California High School Exit Exam (CAHSEE)
In California, all high school students must pass a test to earn a high school diploma. The test is called the CAHSEE. Some students with disabilities do not have to pass this test. California created the test to improve student achievement in high schools. The test helps to ensure that students graduate from high school with grade level skills in reading, writing, and math. Students first take this test in grade ten. If they do not pass the test in grade ten, they have more chances to take the test. In grade eleven, they can only take the test two times. In grade twelve, they have up to five times to take the test.
California English Language Development Test (CELDT)
The CELDT is given as an initial assessment to newly enrolled students whose primary language is not English and as an annual assessment to English learners enrolled in transitional kindergarten through grade twelve in California public schools.
The CELDT has three purposes:
·To identify students who are limited English proficient
·To determine the level of English language proficiency of students who are limited English proficient
·To assess the progress of limited English proficient students in acquiring the skills of listening, speaking, reading, and writing in English
Physical Fitness Test (PFT)
The PFT for students in California schools is the FITNESSGRAM®. The main goal of the test is to help students in starting life-long habits of regular physical activity. Students in grades five, seven, and nine take the fitness test. The test has six parts that show a level of fitness that offer a degree of defense against diseases that come from inactivity.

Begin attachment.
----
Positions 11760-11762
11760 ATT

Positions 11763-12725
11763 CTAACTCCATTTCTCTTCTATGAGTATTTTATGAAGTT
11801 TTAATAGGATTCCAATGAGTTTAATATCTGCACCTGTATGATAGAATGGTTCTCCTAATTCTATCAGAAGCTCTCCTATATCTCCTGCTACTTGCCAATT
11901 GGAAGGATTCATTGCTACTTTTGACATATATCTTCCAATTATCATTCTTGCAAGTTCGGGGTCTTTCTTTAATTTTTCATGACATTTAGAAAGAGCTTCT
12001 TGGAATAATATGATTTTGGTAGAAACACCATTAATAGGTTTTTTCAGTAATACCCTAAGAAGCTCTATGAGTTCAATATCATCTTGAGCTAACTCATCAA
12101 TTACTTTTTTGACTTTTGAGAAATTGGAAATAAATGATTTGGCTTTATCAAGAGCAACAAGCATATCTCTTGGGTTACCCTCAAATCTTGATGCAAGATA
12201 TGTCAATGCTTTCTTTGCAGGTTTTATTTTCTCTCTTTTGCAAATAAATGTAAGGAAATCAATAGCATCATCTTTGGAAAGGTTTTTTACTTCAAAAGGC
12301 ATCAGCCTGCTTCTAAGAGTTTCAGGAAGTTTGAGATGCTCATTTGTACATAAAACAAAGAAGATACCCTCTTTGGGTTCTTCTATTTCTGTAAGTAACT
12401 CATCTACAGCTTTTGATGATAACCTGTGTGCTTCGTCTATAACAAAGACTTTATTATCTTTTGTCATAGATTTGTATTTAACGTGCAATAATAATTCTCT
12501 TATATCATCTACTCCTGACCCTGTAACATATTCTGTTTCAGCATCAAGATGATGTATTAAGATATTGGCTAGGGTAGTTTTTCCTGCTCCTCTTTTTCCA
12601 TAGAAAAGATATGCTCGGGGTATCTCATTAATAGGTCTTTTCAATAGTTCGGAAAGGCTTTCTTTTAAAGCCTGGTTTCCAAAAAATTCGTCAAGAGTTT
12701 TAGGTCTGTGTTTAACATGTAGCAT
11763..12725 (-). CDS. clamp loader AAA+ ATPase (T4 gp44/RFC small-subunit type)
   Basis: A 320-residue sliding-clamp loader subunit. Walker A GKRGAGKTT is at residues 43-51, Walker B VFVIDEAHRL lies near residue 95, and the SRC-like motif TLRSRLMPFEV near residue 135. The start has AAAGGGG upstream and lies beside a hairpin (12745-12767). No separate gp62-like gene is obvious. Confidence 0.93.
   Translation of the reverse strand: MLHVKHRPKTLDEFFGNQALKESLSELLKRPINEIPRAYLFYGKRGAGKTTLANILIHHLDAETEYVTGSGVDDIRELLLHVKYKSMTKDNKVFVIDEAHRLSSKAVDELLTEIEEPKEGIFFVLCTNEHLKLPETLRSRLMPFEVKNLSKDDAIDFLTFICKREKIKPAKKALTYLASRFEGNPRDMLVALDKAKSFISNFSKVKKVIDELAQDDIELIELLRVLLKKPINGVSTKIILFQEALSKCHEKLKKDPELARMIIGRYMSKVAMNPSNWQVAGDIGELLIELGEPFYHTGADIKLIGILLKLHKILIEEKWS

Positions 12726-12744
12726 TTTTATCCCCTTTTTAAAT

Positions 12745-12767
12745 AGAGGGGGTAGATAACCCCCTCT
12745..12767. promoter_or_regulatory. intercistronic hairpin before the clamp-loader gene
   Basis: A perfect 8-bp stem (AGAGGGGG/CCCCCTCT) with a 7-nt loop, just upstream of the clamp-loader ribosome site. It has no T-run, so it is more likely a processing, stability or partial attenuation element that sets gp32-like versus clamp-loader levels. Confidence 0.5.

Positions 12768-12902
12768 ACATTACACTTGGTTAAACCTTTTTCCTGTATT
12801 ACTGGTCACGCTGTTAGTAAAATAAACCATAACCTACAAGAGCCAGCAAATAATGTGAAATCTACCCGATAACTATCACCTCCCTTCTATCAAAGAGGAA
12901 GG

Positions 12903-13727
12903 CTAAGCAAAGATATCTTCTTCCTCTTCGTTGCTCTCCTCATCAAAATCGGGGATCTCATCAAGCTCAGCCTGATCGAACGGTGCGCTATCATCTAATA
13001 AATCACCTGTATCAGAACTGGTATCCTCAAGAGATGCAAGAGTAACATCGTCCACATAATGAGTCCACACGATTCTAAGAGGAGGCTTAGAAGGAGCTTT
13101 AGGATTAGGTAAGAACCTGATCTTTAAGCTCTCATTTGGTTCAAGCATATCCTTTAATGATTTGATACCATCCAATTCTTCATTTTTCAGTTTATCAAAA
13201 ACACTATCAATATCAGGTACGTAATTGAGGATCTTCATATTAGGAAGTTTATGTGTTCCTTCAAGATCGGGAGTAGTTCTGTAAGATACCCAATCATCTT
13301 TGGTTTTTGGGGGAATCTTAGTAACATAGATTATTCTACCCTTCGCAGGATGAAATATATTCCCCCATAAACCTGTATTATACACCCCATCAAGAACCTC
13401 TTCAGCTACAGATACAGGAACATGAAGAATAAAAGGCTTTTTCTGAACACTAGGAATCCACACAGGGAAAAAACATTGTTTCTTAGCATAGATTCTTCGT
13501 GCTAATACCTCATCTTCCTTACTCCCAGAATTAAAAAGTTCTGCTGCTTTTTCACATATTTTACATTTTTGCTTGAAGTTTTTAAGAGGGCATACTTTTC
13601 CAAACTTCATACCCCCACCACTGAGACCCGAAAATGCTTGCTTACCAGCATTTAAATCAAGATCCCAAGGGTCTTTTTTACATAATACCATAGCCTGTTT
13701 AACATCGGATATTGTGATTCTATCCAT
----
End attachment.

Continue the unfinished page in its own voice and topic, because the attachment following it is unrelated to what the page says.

Advanced Placement Exams
Taken each May by students all over the world, the AP Exam is the final step after a year of hard work in an AP class. These standardized exams are designed to measure how well students mastered the content and skills of the course — a successful score could even earn a student credit and advanced placement in college.
These quarterly exams are a common, on-demand assessment to evaluate students based on an Alliance-wide task. These exams will be aligned to Common Core State Standards (CCSS) and Next Generation Science Standards and cover the major content areas.
Northwest Education Association Measured Academic Progress (NWEA MAP)
This is a computer based adaptive test covers the areas of Reading, Writing, and Mathematics and is given to students in grades 6-12. Grade-independent Common Core MAP interim assessments deliver results that show real-time growth and proficiency data. The cross-grade item pool assess grade 6 – 12 students who are performing below, on-grade, or above grade level with appropriate levels of challenge. Results are nationally norm referenced. The assessments align to each state's version of the Common Core standards
This is a computer-based test given 3 times per year (pre, interim, and post) to students in grades 6-12 Alliance-wide to assess their Lexile reading levels. Achieve 3000 provides non-fictional literacy content aligned to the Common Core State Standards. It is differentiated for each student’s Lexile reading levels. The program focuses on reading comprehension and vocabulary development instruction and assessment.